The fog departed very slowly, and by early afternoon we were rewarded with a sunny warm day – the four of us jumped into the dink for a visit to the island.

The fireworks barge arrived for the evening’s display. We were stopped just as we left the boat by the local patrol boat to inform us that Kindred Spirit “might” be a little too close to those festivities for comfort. OK, then! Back onboard for a quick repositioning farther out in the harbor.

Fishers Island provides a dinghy dock right at the yacht club for people to use and come ashore (take the hint, SYC?)

Fishers Island dinghy dock (in May, not July.)
Fishers Island Yacht Club decked out for the 4th of July. Awesomely decorated corn hole games on the lawn, too.

A few geographic facts about Fishers Island:

  • about 9 miles long and 1 mile wide, located at the eastern end of Long Island Sound
  • 2 miles off the southeastern coast of Connecticut across Fishers Island Sound.
  • 11 miles from the tip of Orient Point, Long Island
  • 2 miles from Napatree Point, Rhode Island

And yet the island is part of the town of Southold in Suffolk County in the state of New York. 

About 250 people live year-round on the island but the population swells to about 2,000 during peak summer weekends. In 1930 the population reached a peak of 1500, split between year-round residents and Fort Wright personnel. The closure of the last hotel in 1941 and of Fort Wright in the late 1940’s resulted in a dramatic decrease in year-round residents.

Fishers is a quiet place. The wealthy families that have spent generations summering here and the year-round residents want to keep it that way. There are no hotels, only one restaurant and one small cafe, one liquor store, two gift shops, an ice cream store and a grocery store. There are two private clubs, Hay Harbor and Fishers Island Club, that provide a social life for members and offer world class golf. I read an article that Fishers Island is known as the “anti-Hamptons” and is proud of it.

This small stretch is literally the “center”.

Our primary goal for the afternoon was to enjoy ice cream. Al and Anthony need regular infusions. “Toppers” is the little ice cream shop with a dog theme. Yes, a dog theme. It’s a cute idea, but the flavors all have clever names that make it a little hard to know what you are getting without a closer look.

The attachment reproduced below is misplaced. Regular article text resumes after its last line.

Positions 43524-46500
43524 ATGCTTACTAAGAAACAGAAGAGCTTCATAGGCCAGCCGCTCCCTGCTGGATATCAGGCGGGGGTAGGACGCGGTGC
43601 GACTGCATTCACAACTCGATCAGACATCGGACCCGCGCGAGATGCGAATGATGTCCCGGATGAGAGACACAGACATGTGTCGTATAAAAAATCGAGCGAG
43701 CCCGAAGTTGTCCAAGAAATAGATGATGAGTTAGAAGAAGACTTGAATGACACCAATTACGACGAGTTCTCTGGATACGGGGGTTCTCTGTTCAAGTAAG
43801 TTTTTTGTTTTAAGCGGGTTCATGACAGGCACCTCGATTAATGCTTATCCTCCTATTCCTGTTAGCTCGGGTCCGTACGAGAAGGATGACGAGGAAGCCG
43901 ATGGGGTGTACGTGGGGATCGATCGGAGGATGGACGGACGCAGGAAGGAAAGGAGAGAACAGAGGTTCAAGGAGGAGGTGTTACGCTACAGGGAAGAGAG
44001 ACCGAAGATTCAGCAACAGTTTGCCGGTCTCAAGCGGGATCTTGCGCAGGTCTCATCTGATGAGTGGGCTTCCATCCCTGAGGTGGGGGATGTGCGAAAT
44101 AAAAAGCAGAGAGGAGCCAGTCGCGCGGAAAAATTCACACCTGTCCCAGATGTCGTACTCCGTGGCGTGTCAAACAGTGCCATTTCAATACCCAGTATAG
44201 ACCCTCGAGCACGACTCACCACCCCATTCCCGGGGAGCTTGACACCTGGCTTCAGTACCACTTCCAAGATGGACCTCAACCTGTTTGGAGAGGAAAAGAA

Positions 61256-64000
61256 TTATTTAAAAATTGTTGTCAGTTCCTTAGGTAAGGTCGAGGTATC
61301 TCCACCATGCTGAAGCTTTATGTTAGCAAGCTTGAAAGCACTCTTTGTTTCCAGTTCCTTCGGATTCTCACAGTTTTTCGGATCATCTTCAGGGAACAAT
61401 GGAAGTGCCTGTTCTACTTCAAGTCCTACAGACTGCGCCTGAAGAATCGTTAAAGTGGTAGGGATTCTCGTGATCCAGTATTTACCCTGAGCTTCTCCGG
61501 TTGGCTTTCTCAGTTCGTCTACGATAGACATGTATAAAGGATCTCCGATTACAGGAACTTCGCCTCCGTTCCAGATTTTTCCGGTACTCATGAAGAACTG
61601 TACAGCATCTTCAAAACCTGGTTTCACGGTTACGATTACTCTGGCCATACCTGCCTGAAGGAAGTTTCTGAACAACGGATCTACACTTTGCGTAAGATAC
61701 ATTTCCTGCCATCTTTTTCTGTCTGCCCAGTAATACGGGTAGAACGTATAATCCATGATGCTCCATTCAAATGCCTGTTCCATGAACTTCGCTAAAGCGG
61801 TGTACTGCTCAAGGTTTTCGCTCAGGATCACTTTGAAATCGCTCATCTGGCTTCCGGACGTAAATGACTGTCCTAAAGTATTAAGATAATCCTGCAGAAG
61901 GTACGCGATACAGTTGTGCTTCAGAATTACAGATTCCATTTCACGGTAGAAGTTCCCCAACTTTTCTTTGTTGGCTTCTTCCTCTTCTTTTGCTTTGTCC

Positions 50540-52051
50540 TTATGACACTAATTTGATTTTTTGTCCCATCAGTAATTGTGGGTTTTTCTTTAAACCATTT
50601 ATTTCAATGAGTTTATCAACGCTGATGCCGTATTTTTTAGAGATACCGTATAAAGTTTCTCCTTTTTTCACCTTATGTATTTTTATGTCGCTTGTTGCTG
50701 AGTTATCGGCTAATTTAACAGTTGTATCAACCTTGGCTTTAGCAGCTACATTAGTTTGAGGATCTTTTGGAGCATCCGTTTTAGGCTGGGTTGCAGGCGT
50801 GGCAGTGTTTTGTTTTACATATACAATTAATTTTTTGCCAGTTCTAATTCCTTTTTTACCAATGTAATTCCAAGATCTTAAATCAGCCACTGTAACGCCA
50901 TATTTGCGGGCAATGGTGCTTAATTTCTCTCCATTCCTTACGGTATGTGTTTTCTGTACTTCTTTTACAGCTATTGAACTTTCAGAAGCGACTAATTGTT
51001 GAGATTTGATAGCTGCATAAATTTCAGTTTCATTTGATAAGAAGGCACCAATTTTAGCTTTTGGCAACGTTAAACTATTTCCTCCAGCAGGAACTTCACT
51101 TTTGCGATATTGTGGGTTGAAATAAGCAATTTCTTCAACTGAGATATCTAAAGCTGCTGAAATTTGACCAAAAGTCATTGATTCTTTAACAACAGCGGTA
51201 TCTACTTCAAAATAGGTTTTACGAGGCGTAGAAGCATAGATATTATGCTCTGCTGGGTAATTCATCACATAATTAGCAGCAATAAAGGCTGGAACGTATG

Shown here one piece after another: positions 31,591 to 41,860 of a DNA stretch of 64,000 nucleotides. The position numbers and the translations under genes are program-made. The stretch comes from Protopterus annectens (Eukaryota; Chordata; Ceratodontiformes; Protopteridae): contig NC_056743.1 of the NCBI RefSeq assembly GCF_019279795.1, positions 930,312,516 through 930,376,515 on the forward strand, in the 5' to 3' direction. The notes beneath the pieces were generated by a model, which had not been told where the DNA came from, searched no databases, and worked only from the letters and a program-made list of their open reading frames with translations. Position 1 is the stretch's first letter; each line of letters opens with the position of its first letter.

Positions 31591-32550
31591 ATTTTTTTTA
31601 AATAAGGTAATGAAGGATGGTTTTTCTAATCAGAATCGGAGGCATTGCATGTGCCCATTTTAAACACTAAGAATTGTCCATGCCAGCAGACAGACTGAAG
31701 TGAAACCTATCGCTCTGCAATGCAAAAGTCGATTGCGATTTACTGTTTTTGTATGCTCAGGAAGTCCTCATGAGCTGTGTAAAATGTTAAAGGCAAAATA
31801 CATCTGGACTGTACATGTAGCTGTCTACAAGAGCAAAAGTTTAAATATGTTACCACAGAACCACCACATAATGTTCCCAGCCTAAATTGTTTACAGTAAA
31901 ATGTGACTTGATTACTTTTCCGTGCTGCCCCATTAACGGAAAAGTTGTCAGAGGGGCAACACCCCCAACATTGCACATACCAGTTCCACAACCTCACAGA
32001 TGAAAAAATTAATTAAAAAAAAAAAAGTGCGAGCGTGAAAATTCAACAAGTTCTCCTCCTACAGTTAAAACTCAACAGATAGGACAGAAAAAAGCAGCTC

Eager ice cream buyers! Annette made a thoughtful observation that having your ice cream in a cone is better for the environment, better than single-use plastic cups.
Flavors such as “Dobermint”, “Killer Canine”, “Mound Hound”, “Milkbone”, “Pedigree Paws”, “Muddy Dawg”, “Puppucino”
Toppers 2015 on the left and Toppers 2019 on the right, with a fresh paint job.
The Beach Plum is a charming gift shop in the old firehouse building. Lots of lovely (and expensive) items and many with a Fishers Island motif.
It’s nice of the Beach Plum to provide comfortable chairs for the guys while Annette and I checked out the merchandise.

We walked up the road to The Henry L. Ferguson Museum. After wandering around the displays of photos and artifacts from Fishers Island history, we found ourselves conversing with the director, Pierce Reynolds. This man knows his island history and is very adept at sharing the facts and fables of Fishers.

The Henry L. Ferguson Museum and Director Pierce Reynolds.

Here was my chance! Why, why is Fishers Island part of New York and not Connecticut?????? The question has bothered me for years. What’s the story, Pierce?
Here is the short version —

The Pequot Indians called Fishers Island “Munnawtawkit.” In 1614, the Dutch explorer, Adrian Block, discovered the island and named it Visher’s Island. 

In 1640, John Winthrop, Jr. son of the famous Governor Winthrop, the founder of Boston, obtained grants for Fishers Island from the Massachusetts Bay Colony and the Connecticut General Court in 1641. Winthrop hoped to secure his rights to the island by applying to both colonies because the boundaries of these new colonies were somewhat fluid and had not been fixed yet.